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The Effectiveness of Expert Witnesses in Personal Injury Litigation

One of the biggest fears our clients express is that of the increased cost associated with using an expert witness to advance their cause of action. While it is no secret that expert witnesses do not consult for free, a well-developed, thoughtful opinion by an expert can be the deciding factor in whether your case is victorious. Expert witnesses are particularly useful in cases involving either complex medical issues or highly-technical mechanical or engineering questions. As you prepare to speak to a personal injury attorney, realize that many (if not most) cases do not require the use of an expert witness. However, if your case involves the above-mentioned components, you may consider enlisting the help of a knowledgeable doctor, engineer or scientist to help bolster your claim.

What is an expert witness and how can he help my case?

Under California law, an expert witness is one who can offer generally accepted information regarding a highly-specialized area of medicine, science or engineering. At trial, the expert must provide information relating to his or her background, including education, publications and employment history. These standards are designed to eliminate the introduction of “junk science” or other types of “expert” testimony that have not been thoroughly tested for credibility.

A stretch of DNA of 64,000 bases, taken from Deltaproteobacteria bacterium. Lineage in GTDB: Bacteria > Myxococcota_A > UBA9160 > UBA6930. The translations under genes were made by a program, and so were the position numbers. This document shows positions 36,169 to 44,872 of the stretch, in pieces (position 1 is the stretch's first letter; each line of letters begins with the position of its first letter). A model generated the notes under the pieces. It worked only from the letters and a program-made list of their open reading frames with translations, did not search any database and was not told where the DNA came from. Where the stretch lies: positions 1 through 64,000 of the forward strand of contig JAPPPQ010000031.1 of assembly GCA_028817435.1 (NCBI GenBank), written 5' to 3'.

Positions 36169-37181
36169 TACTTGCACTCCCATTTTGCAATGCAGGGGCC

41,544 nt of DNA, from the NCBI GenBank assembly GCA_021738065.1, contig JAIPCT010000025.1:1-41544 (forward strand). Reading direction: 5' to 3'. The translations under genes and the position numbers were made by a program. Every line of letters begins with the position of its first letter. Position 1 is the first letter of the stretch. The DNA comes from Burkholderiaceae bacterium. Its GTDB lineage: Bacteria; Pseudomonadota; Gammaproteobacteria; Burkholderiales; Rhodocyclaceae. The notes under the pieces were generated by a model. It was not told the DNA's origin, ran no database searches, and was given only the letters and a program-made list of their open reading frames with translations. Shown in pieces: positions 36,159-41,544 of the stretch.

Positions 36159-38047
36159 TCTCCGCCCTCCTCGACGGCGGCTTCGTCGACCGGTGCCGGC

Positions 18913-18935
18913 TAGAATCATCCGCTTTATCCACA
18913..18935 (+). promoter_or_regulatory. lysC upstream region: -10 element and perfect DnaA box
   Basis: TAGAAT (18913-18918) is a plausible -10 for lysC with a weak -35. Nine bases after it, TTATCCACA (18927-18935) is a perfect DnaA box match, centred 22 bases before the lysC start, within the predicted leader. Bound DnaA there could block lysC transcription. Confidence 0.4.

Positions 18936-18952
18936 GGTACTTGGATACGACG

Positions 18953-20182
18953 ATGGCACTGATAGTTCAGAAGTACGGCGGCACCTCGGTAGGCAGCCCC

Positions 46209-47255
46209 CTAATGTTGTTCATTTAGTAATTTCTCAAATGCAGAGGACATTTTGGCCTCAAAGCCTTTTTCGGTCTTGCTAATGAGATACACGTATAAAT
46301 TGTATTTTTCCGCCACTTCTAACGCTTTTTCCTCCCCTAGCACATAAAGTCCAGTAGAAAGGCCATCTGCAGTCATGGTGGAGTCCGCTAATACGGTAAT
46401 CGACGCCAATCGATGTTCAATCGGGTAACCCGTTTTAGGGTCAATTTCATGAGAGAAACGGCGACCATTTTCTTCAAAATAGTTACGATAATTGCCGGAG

The party using an expert witness should take great caution to carefully and clearly elicit testimony that a jury can understand. For instance, an expert witness may be used in a personal injury case involving a motor vehicle accident. Specifically, the plaintiff would like to hold the car manufacturer responsible based on a faulty part. The expert, likely an engineer or experienced mechanic, should be asked simple, straightforward questions about the particular car part in question; followed by questions as to how the part should work versus how it worked during the incident in question.

 What is the difference between a ‘retained’ expert witness and a ‘non-retained’ expert witness?

Courts are generally interested in whether an expert was involved in the case prior to litigation or was retained by a party for purposes of preparing for trial. A retained expert witness is one who did not know the party prior to litigation and was engaged for purposes of preparing a report and testifying at the trial. A non-retained expert witness is one who was already involved with the party prior to litigation and is providing his or her expert opinion based on information gathered over the course of the relationship. A prime example of a non-retained expert witness is a treating physician who has known the patient for months or years prior to the current litigation.

 Contact a reputable personal injury attorney today

If you are interested in commencing a personal injury lawsuit, the Law Office of Nelson C. Barry can help you determine whether an expert is needed in your case as well as your likelihood of success on the merits. For more information or to speak to an attorney, contact our office today.

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